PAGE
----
A celebratory showcase of some of the year’s brightest and best animated shorts. If you’re looking to sample the animation ecosystem in all of its multi-coloured, variously shaped glories, there’s no better place to begin.
A holistic health worker (Salma Hayek) goes head to head with the one percent over dinner in this potently loaded dramedy by Miguel Arteta. With John Lithgow, Chloë Sevigny, Jay Duplass, Connie Britton.
Colin Farrell plays a wounded Civil War mercenary under the care of a commune of young women, led by Nicole Kidman, in Sofia Coppola’s beautiful, feminist take on Don Siegel’s 1971 Southern Gothic psychodrama.
A photographer on her OE meets a handsome yet mysterious local boy, stays the night and then finds he won’t let her leave, in this taut thriller from Australian director Cate Shortland (Lore).
120 battements par minute
A wary newcomer to the radical activist life risks his heart with one of its firecracker stars in this stirring and moving exploration of the ACT UP movement that protested government inaction on AIDS in the 90s.
This weird and wonderful indie comedy stars Saturday Night Live’s Kyle Mooney as a man totally obsessed with a TV show about a bear saving the world. Also starring Greg Kinnear, Mark Hamill, Claire Danes.
This gorgeous and moving adaptation of André Aciman’s acclaimed novel, directed by Luca Guadagnino (I Am Love), stars Armie Hammer and Timothée Chalamet as lovers in sun-kissed northern Italy.
Sent only a single invitation, dry, sarcastic, maddening Mary (marvellous Seána Kerslake) sets out to find a date for her best friend’s wedding in this barbed and funny Irish romcom.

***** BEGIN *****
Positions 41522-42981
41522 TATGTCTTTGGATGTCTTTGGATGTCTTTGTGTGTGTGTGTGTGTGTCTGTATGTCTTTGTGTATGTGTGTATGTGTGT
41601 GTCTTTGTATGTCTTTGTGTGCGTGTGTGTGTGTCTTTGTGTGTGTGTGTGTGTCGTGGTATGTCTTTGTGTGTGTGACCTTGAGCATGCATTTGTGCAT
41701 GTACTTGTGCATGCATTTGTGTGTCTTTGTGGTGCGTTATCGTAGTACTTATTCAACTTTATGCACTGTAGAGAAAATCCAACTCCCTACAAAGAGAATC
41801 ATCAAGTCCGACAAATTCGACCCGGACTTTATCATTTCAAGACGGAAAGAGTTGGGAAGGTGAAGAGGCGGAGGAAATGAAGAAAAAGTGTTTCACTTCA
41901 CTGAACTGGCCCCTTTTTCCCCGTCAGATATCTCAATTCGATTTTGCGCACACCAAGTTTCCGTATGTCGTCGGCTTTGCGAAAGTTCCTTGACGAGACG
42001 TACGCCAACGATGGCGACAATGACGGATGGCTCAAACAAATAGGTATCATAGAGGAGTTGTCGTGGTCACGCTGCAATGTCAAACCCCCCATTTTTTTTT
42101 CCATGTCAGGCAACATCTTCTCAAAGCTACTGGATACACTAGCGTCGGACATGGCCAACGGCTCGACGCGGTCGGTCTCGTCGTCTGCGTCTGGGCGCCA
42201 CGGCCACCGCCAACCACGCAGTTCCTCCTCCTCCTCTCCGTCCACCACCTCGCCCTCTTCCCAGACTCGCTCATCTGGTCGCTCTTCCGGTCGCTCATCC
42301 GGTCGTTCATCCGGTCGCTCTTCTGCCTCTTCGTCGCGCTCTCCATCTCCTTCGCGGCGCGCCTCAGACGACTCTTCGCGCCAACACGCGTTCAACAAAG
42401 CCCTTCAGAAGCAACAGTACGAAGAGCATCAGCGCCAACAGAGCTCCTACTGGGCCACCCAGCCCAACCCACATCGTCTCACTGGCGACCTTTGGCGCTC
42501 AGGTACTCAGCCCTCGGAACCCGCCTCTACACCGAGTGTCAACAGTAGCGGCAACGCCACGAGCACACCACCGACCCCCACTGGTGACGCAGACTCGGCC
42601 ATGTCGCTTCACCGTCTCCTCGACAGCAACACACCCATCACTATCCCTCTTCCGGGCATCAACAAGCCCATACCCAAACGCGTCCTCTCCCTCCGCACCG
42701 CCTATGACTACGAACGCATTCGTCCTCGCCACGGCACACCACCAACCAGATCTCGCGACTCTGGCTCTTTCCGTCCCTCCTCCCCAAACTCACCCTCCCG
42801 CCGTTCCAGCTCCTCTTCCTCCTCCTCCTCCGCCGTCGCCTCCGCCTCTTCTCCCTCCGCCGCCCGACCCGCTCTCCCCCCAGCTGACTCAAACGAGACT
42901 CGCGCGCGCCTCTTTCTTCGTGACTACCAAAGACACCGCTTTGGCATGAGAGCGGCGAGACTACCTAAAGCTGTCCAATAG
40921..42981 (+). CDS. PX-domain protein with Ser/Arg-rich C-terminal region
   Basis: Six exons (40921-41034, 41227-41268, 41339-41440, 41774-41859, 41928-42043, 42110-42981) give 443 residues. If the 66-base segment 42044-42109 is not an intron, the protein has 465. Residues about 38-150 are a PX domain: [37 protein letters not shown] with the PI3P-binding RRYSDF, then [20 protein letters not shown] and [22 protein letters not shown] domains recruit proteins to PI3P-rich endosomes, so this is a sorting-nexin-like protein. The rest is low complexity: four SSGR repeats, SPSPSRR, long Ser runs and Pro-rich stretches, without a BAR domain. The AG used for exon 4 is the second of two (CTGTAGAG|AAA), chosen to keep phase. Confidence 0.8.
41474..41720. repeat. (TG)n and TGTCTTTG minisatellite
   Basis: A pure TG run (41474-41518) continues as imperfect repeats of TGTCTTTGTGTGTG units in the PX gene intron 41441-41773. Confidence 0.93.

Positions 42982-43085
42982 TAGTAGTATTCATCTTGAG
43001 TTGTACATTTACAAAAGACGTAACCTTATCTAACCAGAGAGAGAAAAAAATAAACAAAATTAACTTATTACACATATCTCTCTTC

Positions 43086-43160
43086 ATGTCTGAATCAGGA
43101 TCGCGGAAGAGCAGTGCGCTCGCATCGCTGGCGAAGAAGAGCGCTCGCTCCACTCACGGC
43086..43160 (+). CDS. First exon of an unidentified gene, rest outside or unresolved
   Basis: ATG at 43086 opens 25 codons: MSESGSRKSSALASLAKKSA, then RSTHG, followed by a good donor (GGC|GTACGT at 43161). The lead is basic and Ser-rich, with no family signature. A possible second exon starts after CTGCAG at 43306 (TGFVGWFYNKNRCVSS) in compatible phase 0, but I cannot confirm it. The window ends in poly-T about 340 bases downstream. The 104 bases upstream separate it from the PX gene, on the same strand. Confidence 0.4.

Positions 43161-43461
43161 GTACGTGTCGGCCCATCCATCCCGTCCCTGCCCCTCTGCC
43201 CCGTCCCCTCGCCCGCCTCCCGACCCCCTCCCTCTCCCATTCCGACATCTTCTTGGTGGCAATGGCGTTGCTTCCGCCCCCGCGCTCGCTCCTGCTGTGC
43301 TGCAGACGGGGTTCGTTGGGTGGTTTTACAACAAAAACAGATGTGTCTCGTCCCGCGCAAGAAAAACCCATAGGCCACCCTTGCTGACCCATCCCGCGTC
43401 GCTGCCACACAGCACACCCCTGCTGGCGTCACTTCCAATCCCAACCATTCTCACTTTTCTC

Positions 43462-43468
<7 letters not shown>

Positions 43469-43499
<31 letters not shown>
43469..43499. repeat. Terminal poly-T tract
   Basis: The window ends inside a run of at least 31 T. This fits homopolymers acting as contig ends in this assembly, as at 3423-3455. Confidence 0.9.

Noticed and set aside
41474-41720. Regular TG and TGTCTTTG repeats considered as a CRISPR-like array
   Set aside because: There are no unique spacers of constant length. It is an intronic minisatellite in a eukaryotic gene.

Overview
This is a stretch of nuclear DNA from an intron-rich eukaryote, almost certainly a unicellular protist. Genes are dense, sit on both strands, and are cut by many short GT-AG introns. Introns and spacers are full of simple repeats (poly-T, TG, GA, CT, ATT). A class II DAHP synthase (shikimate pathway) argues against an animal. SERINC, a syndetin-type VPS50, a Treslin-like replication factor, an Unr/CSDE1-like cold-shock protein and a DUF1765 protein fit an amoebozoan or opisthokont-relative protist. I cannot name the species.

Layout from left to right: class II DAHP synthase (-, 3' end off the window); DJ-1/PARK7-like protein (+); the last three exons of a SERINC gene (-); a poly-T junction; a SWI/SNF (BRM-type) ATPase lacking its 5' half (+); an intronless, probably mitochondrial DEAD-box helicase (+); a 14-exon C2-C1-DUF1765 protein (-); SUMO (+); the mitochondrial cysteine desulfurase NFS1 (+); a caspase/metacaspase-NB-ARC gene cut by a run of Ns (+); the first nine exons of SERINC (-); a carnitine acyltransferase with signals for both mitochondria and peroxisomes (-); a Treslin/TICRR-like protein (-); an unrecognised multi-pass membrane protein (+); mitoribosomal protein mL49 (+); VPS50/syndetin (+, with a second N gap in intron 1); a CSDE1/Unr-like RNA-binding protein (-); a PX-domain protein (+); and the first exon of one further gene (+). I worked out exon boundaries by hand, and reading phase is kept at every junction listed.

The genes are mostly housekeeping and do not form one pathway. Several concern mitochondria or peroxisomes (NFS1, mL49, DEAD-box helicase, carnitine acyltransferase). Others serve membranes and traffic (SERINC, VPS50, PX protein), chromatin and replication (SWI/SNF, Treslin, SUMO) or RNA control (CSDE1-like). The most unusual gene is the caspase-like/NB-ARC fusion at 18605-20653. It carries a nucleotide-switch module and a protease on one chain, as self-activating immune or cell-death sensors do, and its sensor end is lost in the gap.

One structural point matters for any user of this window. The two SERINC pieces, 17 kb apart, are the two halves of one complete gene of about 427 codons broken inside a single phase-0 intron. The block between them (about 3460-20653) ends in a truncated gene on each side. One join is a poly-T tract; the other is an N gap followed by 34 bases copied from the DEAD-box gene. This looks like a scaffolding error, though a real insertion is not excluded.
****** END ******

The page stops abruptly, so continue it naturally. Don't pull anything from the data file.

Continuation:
Newcomer Sara West gives a gripping performance in the true story of the young Australian woman whose courageous testimony uncovered systemic cover-ups of sexual abuse by the Anglican church.
This animated adaptation of Raymond Briggs’ graphic memoir of his parents’ lives is both humble and profound, with gorgeous renderings of Briggs’ justly famous lines. Featuring the voices of Jim Broadbent and Brenda Blethyn.
Una mujer fantástica
Rising Chilean director Sebastián Lelio (Gloria) celebrates the endurance of a woman under suspicion of murder in a film that heralds a stellar debut for transgender actress Daniela Vega.
This elegantly mounted drama explores regeneration in the aftermath of World War I through the complex relationship of a young German woman (Anna Beer) and a French soldier (Pierre Niney) brought together by shared loss.
Filmed on the Yorkshire Dales where he grew up, Francis Lee’s debut tells the poignant story of a hard-drinking lad who keeps his emotions in check until a handsome Romanian immigrant comes to work on the family farm.
Jean-Louis Trintignant is the failing patriarch and Isabelle Huppert his daughter in this satirical dissection of a powerful French construction dynasty from Austrian director Michael Haneke (Amour, Caché).
Réparer les vivants
A catastrophic accident leaves one family in ruins and bestows another with precious hope in a hospital drama immeasurably enhanced by the delicate sensitivity of Katell Quillévéré’s script and the poetic force of her direction.
Kiki, el amor se hace